update: As readers noted, it’s not the 0 degrees longitude that’s the problem, it’s at 180 degrees where you could encounter issues. I’ve also escaped the gt and lt symbols. Sorry about that.
I spent the weekend participating in the F1 Website Challenge, a coding marathon in which competing teams each produce a mythical man-month’s worth of web site for a worthy non-profit organization—all in the space of 24 hours.
One of the challenges my team faced during development was finding an efficient way for detecting a particular service region for a given address. Our client, Metro Meals on Wheels, has a number of different regions in which they deliver meals, with each region being served by a particular Meals on Wheels organization. These regions are defined by non-overlapping complex polygons. It’s not as simple as a normal vendor search, where you return the nearest location to the requested address. Instead you need to search a database of polygons to find the particular one which intersects the address location.
One of my teammates, Mark Seemann, ended up providing a fairly elegant solution to the problem, and was able to implement it in a simple SQL query. To find out if a point intersects a polygon, it’s as simple as drawing a vector from the point and seeing how many line segments of the polygon it crosses. If the number is even, it’s outside the polygon. If it’s odd, you have an intersection.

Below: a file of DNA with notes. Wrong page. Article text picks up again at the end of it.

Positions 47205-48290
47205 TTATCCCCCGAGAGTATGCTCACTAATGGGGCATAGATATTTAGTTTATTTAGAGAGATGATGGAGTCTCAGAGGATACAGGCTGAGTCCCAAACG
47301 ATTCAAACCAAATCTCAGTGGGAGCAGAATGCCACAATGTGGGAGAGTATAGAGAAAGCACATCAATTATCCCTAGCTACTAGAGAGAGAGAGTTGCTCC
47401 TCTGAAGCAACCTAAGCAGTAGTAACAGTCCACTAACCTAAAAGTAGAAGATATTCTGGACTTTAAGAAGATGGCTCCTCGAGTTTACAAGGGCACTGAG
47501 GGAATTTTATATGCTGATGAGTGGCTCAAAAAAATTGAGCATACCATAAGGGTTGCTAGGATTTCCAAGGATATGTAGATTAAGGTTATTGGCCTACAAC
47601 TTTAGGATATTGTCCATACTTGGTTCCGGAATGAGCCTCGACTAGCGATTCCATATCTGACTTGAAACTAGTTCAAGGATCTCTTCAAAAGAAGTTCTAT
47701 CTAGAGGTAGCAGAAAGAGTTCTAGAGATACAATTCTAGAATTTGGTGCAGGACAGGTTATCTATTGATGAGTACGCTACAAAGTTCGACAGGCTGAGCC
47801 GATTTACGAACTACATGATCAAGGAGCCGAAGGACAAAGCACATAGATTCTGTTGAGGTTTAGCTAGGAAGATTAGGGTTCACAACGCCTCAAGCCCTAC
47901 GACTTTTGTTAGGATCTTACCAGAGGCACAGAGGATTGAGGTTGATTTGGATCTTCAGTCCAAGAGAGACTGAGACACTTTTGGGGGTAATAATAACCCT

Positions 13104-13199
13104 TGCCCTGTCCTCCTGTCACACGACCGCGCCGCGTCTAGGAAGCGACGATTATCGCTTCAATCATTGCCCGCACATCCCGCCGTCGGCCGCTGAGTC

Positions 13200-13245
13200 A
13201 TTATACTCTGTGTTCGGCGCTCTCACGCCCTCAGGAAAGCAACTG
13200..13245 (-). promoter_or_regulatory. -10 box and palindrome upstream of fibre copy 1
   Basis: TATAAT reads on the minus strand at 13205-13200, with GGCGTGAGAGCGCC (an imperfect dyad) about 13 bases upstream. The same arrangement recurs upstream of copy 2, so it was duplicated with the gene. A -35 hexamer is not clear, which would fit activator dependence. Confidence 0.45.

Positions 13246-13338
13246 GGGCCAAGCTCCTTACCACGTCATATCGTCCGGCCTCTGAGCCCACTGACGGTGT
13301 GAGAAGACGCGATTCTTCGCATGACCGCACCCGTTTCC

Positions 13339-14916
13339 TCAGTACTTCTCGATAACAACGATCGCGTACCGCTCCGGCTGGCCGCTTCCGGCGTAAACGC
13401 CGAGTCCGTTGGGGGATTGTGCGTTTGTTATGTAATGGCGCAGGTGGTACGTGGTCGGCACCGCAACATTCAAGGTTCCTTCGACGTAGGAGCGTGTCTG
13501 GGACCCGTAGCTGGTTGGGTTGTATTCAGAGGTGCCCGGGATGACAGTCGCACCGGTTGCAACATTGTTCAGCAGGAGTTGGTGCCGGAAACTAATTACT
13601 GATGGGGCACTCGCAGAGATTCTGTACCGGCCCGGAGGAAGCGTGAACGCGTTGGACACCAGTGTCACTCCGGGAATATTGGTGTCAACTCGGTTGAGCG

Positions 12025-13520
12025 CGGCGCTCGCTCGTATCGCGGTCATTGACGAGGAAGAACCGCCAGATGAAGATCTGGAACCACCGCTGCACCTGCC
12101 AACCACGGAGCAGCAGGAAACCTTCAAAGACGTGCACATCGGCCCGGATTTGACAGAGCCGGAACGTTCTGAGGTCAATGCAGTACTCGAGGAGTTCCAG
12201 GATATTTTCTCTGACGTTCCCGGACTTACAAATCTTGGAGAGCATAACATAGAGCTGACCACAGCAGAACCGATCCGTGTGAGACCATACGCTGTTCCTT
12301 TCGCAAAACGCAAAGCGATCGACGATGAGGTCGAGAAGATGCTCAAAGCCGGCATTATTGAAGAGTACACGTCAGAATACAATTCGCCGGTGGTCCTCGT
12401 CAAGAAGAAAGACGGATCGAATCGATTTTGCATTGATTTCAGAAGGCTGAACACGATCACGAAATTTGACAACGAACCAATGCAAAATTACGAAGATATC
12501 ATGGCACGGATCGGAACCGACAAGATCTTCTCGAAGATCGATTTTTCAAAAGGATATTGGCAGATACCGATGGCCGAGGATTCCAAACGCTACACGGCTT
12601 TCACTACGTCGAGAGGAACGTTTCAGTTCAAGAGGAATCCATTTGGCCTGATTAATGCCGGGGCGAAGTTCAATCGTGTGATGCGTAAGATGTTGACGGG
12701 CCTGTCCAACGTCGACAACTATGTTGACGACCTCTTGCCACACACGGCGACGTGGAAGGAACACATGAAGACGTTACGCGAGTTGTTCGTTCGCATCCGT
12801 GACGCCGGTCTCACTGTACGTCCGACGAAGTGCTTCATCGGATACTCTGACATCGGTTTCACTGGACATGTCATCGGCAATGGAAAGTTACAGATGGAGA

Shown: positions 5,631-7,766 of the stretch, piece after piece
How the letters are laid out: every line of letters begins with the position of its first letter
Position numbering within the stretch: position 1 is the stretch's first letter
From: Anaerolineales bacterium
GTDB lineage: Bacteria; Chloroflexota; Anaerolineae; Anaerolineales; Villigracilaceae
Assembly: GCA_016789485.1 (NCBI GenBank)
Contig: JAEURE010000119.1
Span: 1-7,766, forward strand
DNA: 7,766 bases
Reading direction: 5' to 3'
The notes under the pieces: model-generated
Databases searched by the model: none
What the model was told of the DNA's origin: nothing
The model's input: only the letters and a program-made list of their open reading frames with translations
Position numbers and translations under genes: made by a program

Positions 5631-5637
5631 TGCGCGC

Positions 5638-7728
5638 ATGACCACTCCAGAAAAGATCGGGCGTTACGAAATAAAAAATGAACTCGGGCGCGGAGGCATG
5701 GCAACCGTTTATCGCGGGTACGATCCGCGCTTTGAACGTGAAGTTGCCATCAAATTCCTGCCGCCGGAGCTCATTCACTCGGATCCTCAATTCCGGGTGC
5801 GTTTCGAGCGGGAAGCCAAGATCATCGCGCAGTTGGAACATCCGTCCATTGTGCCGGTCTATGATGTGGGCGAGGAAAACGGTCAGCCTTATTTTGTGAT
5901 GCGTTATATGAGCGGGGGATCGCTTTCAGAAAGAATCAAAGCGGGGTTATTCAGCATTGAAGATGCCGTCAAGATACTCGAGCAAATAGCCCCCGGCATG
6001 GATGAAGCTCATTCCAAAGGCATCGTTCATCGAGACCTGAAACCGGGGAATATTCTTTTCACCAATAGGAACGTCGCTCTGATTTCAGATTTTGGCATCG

So let’s say you have a polygon database which has a row for each line segment of a polygon. You can quickly pull all segments that intersect a vector pointing directly east of your geocoded location like this:
SELECT poly_id, segment_id FROM segments WHERE ( lnga > thelng OR lngb > thelng ) AND ( (lata > thelat AND latb < thelat ) OR (latb > thelat AND lata < thelat ) )
That will return you a list of all line segments that you would cross if you walked directly east from the location at [thelat,thelng] (yes, this assumes you don’t cross 180 degrees longitude). To determine the polygon (or polygons) that intersect our address, it’s as simple as grouping by poly and returning all rows that have an odd number of matches:
SELECT poly_id, COUNT(segment_id) AS segment_count FROM segments WHERE ( lnga > thelng OR lngb > thelng ) AND ( (lata > thelat AND latb < thelat ) OR (latb > thelat AND lata < thelat ) ) AND segment_count%2 = 1 GROUP BY poly_id
Of course, the world isn’t flat, though I’ve treated it this way for simplicity. If you wanted this to work for all cases, you’d need to limit your search to a particular distance and translate the coordinates so that the search didn’t cross 180 degrees longitude.